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Getting A License To Sell Car Insurance: The 6-Step Process

Getting A License To Sell Car Insurance: The 6-Step Process

Want to be a successful agency owner? Then your team needs to write a lot of policies.

Want to write a lot of policies? Then your agents and producers must be licensed!

You can’t get into the marketplace and make money until your license is in place. So how should you go about getting an auto insurance sales license?

That’s what we asked Andy Arter, National Sales Director at Team Hired. Keep reading to learn about his recommended path for obtaining a license to sell car insurance (and some mistakes to avoid along the way).

Andy’s agency owner tip: As an owner, it’s a challenge when you have someone who fails the exam or isn’t ready to take it—you’ve got dead weight on your payroll. So make sure you have a process in place for training and licensing your agents and producers as soon as they’re hired.


Free Webinar: How to Follow Up Like a Pro (and Close More Sales) with Andy Arter of Team Hired

6 Steps To Getting A License To Sell Car Insurance (Or Any Insurance!)

1. Be at least 18 years old.

You must be at least 18 years old to be an insurance agent in the United States.

2. Complete a pre-licensing course (for your line of authority) based on your state’s laws and regulations regarding the sale of insurance.

You can take pre-licensing courses either online or in-person from many companies, such as Kaplan and ExamFX. The number of hours required and cost for pre-licensing courses vary by state, but typically it takes three to five days. Expect to learn a ton of material in a short period of time.

3. Pass the exam.

No matter how you choose to train, the end goal is the same: You need to earn a certificate signifying that you’ve passed the state insurance licensing exam. A 70% pass rate is required in most states. If you pass the exam, move to step four (below); if not, you may test again.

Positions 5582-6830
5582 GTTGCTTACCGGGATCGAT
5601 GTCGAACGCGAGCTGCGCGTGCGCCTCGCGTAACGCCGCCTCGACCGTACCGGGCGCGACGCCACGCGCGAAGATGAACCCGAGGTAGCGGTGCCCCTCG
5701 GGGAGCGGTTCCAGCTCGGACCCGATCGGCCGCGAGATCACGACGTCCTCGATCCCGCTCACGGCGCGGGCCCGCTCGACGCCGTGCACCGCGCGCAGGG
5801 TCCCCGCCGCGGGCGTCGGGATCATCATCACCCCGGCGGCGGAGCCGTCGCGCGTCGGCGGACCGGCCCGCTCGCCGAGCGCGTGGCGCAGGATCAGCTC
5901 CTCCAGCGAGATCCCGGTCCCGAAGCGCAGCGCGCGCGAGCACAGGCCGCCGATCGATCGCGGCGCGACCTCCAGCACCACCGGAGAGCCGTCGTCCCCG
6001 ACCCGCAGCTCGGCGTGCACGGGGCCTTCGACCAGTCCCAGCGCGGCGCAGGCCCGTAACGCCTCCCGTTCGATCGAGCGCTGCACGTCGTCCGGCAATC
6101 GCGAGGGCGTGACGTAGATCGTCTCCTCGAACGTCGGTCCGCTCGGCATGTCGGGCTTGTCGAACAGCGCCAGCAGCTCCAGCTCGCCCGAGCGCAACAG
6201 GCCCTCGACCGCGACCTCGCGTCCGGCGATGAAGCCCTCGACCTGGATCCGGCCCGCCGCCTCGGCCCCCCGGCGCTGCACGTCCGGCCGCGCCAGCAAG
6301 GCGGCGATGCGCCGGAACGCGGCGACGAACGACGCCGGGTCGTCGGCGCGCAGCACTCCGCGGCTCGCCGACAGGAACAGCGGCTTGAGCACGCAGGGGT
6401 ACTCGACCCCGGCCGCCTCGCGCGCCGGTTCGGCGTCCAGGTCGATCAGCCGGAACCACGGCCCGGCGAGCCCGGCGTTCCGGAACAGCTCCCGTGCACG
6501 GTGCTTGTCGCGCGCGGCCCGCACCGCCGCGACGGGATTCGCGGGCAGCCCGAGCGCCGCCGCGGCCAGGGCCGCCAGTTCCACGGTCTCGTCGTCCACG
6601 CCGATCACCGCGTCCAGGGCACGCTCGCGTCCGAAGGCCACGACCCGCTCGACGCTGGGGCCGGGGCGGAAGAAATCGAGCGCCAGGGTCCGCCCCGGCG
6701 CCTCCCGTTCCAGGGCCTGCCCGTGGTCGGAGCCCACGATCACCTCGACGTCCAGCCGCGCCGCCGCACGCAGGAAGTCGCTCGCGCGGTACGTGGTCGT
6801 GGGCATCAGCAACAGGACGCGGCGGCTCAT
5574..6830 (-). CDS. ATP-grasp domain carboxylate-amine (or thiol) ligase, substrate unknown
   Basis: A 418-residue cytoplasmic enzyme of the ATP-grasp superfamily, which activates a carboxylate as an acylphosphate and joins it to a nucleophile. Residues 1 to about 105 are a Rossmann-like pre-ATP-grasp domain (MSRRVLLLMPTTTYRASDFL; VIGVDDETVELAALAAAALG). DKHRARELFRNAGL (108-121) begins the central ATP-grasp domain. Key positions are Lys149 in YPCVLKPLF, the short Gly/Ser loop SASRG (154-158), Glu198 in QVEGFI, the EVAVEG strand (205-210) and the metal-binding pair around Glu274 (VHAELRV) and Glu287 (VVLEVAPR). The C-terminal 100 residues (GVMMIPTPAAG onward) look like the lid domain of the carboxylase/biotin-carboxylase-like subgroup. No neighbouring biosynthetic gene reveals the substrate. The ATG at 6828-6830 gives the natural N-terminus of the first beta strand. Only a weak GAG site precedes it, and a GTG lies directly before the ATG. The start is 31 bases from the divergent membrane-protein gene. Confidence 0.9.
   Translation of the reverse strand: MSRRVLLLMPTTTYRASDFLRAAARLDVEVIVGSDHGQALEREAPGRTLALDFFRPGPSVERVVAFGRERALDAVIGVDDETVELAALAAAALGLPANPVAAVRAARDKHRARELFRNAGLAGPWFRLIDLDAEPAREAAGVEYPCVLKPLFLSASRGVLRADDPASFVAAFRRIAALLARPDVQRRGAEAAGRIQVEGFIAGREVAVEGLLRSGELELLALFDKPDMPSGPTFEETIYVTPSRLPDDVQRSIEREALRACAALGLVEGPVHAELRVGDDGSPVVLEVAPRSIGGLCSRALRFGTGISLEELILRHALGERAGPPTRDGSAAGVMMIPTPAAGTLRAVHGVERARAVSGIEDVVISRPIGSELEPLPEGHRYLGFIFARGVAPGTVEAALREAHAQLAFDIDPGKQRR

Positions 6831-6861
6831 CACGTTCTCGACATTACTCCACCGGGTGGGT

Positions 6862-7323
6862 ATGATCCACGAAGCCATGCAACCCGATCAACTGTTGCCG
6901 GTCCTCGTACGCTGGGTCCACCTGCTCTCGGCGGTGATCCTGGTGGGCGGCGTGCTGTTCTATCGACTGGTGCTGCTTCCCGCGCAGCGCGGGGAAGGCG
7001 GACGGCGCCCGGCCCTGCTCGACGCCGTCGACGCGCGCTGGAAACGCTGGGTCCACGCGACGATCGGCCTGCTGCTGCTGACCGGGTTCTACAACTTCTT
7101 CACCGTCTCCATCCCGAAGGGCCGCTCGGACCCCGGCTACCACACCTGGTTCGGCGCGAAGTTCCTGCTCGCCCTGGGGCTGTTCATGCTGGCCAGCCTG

4. Complete your background check.

If you pass the exam, you will then need to pass a background check. This process varies by state and may include fingerprinting. There is typically a one- to two-week wait time; at the end, you’ll either be issued approval or asked to provide more information.

5. Get bound with the company you work for.

After you’re issued approval, you can start working! It typically takes 60 to 90 days until you can enjoy commissions, so you’ll have a bit of a wait. During this period it’s crucial that you spend a significant amount of time engaged with prospects and customers as you learn the in’s and out’s of the industry and work on honing your insurance sales skills.

6. Complete required continuing education.

You may need to do continuing education to keep or renew your license. Stay on top of these requirements for your state so you don’t lose your license.

Pro Tips For Preparing To Get Your License To Sell Insurance

  • When preparing for your exam, study in a physical office instead of on your couch at home. Separating yourself from your normal environment creates a mental shift around how you prepare—it also allows you to focus in depth. I suggest training for your exam in an environment similar to where you will take the test.
  • Be bold and ask questions of colleagues and other experienced people. Leadership should step up to help support those testing.
  • Study in many ways. Test prep is available not only in book form, but as video training, audio training, flash cards, and more. Find out which way(s) work best for you, and then practice, practice, practice!
  • Take multiple practice quizzes for each section and topic. Once you’ve covered each section three to five times, you should be able to pass with your eyes closed. Repetition is very important.
  • If you fail a question on the practice quiz, the system shows the correct response. The best thing you can do is take out an actual physical book of flash cards and a permanent marker and write down the questions you missed.

Mistakes To Avoid

  • Don’t get discouraged if you fail your first exam! You will have multiple chances to pass.
  • Don’t focus your studies only on the subject matter you’ve failed. Review the information you did well on, too, so you don’t forget it.
  • Practice with partner(s), whether they are other new producers taking the test along with you or tenured insurance professionals, working with others can make studying much more enjoyable and allow you to learn from your study partner(s).

More Resources

Offer: The Live Transfer Leads Playbook

Topics: Insurance Sales

About the Author Andy Arter

Picture of Andy Arter

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